Developing Inclusive Educational Games and Media: New Research Publication
Our research team has a newly published book chapter on accessibility and inclusive design. The chapter is in the book Game Theory – From Idea to Practice. This publication is open-source and can be read in full here.
Over the last 30 years, the Learning Games Lab team has been working to create effective educational media capable of educating and transforming learners. To foster this learning transformation our media needs to not only be engaging but accessible and representative to learners. Practical and applied research has been informing and refining our design process towards inclusive design.
Based on our research findings we articulated two practical frameworks in an open source publication. By articulating frameworks our team has a vocabulary to discuss, a structure to reflect and easy steps to identify procedures to make our design process more inclusive. These practical frameworks have the potential to benefit and support game developers and teams in developing more accessible and representative media.
Framework for Designing Games for Accessibility
Accessibility is about users' needs. By considering users' needs, developers design a set of features into their product to provide users access. Our framework for accessibility in games is grounded by two main ideas.
First, there is no average player; all players fall on a spectrum of need, which can be permanent, temporary or situational. To better understand those needs, we consider four main categories: visual, hearing, motor and cognitive.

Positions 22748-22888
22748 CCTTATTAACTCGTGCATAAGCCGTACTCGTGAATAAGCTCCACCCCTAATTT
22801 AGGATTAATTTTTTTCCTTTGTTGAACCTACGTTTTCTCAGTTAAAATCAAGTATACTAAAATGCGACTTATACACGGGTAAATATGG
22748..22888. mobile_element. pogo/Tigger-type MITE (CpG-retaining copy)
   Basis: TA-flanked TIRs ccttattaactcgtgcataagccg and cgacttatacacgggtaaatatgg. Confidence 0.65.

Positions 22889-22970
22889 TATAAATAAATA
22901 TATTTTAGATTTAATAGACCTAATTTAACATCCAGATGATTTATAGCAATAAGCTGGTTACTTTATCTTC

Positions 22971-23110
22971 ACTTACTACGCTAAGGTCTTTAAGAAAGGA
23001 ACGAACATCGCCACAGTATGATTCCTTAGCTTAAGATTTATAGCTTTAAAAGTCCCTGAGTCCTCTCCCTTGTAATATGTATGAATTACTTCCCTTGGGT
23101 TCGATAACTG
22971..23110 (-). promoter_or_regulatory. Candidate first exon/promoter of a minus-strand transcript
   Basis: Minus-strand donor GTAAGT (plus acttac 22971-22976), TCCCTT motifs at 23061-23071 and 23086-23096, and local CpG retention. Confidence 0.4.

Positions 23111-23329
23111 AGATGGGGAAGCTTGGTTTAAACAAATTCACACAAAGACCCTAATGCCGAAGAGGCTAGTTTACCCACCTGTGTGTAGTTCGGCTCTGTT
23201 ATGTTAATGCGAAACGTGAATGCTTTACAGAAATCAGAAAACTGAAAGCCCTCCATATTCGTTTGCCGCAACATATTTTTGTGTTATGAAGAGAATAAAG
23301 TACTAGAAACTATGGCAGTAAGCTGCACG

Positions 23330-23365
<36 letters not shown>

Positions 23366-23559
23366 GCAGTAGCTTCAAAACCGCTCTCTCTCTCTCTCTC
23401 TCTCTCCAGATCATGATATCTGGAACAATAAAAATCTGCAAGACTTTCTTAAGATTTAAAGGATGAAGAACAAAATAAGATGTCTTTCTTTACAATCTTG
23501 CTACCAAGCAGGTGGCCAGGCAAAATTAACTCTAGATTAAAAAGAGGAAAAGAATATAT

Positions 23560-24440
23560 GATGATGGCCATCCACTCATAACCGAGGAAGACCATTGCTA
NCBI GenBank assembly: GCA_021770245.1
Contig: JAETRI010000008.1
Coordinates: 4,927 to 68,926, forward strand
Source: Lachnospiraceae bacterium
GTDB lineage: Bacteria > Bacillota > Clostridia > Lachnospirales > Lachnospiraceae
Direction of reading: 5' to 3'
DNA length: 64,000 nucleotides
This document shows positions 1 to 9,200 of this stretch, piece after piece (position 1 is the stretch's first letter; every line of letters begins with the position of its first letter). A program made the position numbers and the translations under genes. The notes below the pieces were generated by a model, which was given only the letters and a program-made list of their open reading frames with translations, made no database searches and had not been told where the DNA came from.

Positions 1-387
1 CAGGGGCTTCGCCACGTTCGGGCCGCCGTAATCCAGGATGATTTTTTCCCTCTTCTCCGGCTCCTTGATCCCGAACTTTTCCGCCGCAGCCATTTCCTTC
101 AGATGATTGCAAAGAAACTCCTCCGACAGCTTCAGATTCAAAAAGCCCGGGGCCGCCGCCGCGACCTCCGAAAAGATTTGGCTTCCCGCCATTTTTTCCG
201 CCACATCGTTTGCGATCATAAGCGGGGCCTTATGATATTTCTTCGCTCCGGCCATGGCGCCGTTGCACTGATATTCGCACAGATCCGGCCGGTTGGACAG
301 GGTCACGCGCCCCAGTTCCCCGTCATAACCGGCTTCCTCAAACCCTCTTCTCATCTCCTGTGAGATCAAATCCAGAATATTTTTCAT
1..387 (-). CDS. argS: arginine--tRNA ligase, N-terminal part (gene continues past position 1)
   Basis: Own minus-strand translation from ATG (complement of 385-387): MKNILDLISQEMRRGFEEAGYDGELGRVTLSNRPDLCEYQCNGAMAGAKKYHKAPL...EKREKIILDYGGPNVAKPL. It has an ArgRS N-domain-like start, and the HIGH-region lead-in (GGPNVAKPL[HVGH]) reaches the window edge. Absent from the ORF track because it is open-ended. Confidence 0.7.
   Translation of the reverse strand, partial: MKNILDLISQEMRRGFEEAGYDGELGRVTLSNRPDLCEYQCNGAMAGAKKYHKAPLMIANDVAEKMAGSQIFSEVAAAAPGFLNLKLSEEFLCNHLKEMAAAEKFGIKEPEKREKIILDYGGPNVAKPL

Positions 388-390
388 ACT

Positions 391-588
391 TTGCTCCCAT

Second, accessibility lives in the product and not in the user. It means that the disability is a mismatch between the design and the person’s needs. Thus, a good game design that matches users’ needs enables players, and a bad game design that does not match users’ needs disables players.
Framework for Designing Games for Diversity
Diversity in games is observable in how diverse a development team is and how this design team portrays game worlds, environments, storylines, and characters in their games to promote identification, acceptance, and counteract stereotypes. Our framework for diversity cover four main areas:
Team Building: covering the team and its culture of inclusion.
Intent & Inspiration: covering ideas, biases and culturally informed decisions
World Building: covering who is represented in the game environment, and how.
Access & Support: covering who will have access to the game, and how.
Process for Designing Inclusive Games
Our team uses the framework to understand the key components of inclusion and work through specific steps in our design process to address users' needs in every product created. This includes five specific processes:
Engage the entire team in working toward inclusivity.
Create a list of guidelines for inclusivity best practices.
Implement best practices for inclusion in design of individual games.
Test games with multiple types of users and get expert review.
Review & Reflect on your team’s approach to inclusion.
Developing accessible and diverse media can be challenging in many ways, which may keep teams from engaging in the design of inclusive media. Practical frameworks can help teams familiarize themselves with the key issues, build their vocabulary around inclusion, and identify easy steps they can take to address parts of each problem. Our team has accessibility and diversity as part of our core values, which keep the team in a constant and iterative effort to improve our processes and products toward inclusive design. Every project we move forward allows us to meaningfully engage a wide range of users who can learn from our educational media.
Cezarotto, M., Martinez, P., & Chamberlin, B. (2022). Developing Inclusive Games: Design Frameworks for Accessibility and Diversity. In (Ed.), Game Theory – From Idea to Practice. IntechOpen. https://doi.org/10.5772/intechopen.108456
Written by Matheus Cezarotto, visiting assistant professor, Department of Innovative Media, Research and Extension.
To learn more about our products and design process contact:
Barbara Chamberlin, PhD
Interim Department Head
Extension Educational Media Specialist
Department of Innovative Media, Research and Extension